It is the responsibility of the company that provides and organises your holiday to ensure you get what you have paid for and sort out any problems.
There are rules under the Package Travel Regulations (PTR) that travel agents must comply with.
If your package holiday is cancelled or any part, such as the hotel, is changed significantly before you leave, you have the right to:
- a refund, with no cancellation fee
- accept an inferior quality substitute and get a refund for the price difference
- accept an equivalent or superior holiday without having to pay more.
Change of accommodation
Under Regulation 12 of the Package Travel Regulations (PTR), if a tour operator makes a significant change to your accommodation, they must:
- give you the choice of accepting the change (with a downward price adjustment if it’s a lesser hotel)
- offer you a refund, with no cancellation fee.
You do not have to pay for an enforced upgrade. The PTRs say the tour operator is responsible for the hotel owner’s actions, so they have to make suitable alternative arrangements for the continuation of the package.
Any changes should be at no extra cost to the holidaymaker. So if the only alternative accommodation is more expensive, the tour operator will have to pay.
If you have paid extra money for an enforced upgrade, you should claim it back.
Depending on the circumstances, you may also be entitled to compensation. The regulations allow you to claim compensation to cover any loss of enjoyment or inconvenience you may have suffered, for example, if you lost a day's holiday sorting things out and moving hotels.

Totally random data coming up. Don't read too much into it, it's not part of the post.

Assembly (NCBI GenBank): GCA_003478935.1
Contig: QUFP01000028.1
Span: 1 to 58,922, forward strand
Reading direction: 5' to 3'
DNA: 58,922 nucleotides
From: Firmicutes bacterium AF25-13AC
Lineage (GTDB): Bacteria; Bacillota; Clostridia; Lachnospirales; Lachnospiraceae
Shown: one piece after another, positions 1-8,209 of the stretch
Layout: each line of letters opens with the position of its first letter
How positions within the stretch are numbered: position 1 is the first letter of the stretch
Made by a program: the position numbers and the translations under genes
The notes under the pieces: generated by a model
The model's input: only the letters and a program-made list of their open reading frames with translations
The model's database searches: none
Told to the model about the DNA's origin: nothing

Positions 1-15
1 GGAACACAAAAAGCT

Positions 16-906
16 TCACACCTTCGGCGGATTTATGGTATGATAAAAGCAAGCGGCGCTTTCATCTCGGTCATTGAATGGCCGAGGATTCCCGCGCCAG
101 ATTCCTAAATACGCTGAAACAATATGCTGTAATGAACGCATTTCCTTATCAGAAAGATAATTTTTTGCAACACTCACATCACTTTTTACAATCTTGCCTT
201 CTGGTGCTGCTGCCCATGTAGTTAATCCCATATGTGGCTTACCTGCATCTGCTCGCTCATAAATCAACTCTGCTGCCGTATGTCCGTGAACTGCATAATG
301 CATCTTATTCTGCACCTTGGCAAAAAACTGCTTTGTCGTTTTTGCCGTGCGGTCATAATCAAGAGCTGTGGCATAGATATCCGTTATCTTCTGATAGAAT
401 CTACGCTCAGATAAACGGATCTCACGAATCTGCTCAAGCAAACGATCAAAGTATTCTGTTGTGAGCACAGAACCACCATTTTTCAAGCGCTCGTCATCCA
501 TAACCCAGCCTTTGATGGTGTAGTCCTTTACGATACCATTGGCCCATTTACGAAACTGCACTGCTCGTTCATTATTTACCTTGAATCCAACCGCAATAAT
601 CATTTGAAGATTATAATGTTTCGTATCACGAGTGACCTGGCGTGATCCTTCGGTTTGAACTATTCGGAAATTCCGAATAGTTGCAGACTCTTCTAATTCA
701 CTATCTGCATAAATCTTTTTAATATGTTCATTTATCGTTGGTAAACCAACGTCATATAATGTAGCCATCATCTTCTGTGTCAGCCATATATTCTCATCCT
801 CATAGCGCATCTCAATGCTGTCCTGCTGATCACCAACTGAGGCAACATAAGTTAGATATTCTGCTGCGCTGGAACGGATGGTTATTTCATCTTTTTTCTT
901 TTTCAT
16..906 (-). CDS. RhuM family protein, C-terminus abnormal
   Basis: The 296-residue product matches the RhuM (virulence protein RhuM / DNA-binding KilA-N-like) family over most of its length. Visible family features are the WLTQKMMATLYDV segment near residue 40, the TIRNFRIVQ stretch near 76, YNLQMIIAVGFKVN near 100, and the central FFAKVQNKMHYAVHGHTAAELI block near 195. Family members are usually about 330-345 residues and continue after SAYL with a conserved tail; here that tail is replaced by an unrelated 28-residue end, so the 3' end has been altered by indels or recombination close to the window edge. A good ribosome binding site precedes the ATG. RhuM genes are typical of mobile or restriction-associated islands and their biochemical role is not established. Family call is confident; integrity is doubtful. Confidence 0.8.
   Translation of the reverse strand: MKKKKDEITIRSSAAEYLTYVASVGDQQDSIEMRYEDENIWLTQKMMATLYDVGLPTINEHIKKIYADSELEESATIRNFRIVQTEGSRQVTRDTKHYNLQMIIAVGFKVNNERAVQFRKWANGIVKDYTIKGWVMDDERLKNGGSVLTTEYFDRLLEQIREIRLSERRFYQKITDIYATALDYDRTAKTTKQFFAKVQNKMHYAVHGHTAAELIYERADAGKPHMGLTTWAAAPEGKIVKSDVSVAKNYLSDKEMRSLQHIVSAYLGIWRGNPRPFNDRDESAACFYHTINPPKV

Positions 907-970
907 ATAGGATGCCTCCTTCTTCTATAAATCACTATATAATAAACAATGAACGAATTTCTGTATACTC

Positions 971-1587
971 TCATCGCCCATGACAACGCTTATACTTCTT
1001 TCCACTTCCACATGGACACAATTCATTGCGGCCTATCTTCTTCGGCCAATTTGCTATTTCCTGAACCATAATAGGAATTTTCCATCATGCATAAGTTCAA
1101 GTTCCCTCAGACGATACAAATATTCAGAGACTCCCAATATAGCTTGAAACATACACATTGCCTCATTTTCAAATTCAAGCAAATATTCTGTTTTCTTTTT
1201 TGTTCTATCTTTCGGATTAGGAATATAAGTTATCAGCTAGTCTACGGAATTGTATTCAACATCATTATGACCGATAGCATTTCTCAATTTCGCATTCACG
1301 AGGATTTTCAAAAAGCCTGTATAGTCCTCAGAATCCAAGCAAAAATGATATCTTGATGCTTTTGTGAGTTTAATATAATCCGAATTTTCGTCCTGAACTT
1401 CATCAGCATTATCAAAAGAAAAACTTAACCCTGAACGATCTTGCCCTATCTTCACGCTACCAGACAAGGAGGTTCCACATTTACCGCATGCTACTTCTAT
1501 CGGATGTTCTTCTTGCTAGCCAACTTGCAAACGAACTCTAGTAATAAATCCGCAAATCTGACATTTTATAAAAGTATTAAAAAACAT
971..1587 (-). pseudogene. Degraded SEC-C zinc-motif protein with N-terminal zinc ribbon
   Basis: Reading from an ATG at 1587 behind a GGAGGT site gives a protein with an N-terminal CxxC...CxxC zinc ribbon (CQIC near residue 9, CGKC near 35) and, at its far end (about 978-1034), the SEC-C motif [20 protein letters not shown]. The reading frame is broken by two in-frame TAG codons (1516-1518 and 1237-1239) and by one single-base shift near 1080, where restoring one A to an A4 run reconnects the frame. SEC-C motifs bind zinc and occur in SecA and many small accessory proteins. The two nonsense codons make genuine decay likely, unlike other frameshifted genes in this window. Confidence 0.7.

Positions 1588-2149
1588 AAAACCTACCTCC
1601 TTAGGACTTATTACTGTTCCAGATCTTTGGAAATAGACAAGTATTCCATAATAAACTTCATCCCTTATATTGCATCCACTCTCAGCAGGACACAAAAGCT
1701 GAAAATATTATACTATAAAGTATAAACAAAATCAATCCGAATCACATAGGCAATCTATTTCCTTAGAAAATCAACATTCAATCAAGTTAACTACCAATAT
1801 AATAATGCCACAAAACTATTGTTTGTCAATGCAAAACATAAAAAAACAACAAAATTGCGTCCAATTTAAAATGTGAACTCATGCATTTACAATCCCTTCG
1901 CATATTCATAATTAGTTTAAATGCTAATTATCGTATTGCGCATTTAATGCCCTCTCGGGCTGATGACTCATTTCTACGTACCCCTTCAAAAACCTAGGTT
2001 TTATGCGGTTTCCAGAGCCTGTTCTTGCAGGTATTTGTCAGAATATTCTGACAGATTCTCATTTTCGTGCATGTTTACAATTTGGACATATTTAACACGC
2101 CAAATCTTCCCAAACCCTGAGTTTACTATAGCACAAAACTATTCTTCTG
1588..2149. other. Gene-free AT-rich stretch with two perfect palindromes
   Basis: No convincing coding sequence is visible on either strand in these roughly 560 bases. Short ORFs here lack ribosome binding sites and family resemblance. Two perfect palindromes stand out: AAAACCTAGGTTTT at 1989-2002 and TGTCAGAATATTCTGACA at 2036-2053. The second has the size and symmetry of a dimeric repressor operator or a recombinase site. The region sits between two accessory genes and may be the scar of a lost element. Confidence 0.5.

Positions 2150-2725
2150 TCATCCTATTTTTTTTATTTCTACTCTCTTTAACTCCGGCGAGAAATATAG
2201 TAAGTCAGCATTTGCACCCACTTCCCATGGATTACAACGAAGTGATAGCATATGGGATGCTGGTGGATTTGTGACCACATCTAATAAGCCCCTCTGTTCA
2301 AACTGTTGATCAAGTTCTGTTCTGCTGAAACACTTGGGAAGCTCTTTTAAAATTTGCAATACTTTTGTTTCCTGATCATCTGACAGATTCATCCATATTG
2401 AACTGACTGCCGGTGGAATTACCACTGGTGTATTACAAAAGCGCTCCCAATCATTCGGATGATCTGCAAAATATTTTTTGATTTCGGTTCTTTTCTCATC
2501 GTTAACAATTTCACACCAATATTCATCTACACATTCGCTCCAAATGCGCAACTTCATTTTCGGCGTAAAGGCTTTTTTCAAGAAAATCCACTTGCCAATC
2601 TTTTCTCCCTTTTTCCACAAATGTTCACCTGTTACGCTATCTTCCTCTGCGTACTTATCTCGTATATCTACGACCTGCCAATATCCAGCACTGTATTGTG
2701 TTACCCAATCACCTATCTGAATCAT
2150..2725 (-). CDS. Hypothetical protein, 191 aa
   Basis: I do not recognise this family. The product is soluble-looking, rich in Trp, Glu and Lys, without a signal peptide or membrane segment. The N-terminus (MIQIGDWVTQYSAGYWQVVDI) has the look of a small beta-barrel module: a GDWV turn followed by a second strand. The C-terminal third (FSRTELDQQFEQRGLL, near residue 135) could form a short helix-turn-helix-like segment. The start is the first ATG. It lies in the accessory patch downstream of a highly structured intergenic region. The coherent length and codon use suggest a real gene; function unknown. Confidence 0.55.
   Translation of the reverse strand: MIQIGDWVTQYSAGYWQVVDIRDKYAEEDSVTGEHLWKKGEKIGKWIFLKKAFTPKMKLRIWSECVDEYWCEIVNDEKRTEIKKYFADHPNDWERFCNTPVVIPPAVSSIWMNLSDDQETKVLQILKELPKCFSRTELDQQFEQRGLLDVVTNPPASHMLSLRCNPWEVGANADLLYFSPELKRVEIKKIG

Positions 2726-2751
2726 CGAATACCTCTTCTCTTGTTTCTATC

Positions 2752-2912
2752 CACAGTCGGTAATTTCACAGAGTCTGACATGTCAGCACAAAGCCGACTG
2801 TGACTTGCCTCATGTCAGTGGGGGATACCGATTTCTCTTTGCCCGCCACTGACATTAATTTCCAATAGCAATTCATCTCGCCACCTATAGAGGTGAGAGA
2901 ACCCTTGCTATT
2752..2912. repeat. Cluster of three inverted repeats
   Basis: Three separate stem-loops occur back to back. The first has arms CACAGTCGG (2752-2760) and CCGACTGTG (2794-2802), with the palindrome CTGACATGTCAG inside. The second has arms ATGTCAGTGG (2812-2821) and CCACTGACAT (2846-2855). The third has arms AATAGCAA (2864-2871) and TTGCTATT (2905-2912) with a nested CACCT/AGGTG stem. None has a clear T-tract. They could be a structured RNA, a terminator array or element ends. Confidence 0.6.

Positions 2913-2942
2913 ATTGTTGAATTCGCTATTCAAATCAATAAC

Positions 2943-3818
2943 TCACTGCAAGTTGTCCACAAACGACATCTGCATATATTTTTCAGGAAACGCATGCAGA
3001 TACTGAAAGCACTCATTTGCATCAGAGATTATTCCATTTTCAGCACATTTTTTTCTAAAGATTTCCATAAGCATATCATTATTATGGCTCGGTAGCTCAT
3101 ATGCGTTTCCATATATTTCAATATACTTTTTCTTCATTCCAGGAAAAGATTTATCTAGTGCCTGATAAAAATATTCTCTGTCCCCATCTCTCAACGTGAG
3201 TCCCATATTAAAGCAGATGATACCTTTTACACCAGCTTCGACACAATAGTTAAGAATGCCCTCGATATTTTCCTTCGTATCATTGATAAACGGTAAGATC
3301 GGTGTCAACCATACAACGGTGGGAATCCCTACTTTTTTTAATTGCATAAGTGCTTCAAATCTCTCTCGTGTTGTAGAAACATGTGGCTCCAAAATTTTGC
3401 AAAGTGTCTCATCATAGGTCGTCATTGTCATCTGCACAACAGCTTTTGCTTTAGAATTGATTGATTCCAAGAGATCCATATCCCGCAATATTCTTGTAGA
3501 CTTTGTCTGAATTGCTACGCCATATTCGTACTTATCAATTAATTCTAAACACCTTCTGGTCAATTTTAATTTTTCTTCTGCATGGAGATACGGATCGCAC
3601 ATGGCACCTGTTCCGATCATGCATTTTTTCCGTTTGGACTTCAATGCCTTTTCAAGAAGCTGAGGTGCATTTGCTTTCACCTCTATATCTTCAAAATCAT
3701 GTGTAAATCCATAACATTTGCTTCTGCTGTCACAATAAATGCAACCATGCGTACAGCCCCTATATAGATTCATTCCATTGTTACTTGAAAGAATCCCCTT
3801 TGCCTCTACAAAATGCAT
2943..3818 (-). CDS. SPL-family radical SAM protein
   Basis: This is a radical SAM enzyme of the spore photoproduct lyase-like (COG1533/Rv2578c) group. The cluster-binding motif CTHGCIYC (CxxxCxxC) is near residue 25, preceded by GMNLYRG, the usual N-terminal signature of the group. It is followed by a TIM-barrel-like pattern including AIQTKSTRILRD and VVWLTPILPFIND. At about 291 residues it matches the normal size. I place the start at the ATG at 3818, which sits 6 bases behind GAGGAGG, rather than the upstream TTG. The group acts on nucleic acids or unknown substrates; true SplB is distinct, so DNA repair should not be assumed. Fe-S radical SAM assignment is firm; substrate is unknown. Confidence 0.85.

Change of holiday cost
Once a holiday is confirmed, a tour operator can only increase the cost if all of the following conditions are met:
- it is more than 30 days before your departure
- the booking conditions mention surcharges
- the increase is due to an increase in transport costs, fees or taxes, or a change in the exchange rate.
The tour operator must absorb the first 2% of the increase.
If the increase represents a 'significant' change in price (ABTA argues this means more than 10%), then under the Package Travel Regulations you must be given the opportunity to cancel the holiday. The 10% figure is only a guide, and a smaller percentage increase could still be considered 'significant' on expensive holidays.
Your holiday is covered by an Air Travel Organiser's Licence (Atol), which means you will be refunded if your holiday is cancelled because a firm goes bust.
If your holiday is cancelled for other reasons, you have three options under the PTR. You can:
- take a package of equal or superior quality from the operator
- take a package of lower quality and recover the difference in price between the packages
- receive a full refund.
If changes are due to circumstances beyond your holiday company’s control (such as war or earthquakes) then you are not normally entitled to compensation.
But if the company knew of a problem and let you go anyway, you may be able to claim for stress or disappointment. This may include any day's holiday you lose by sorting things out or moving accommodation.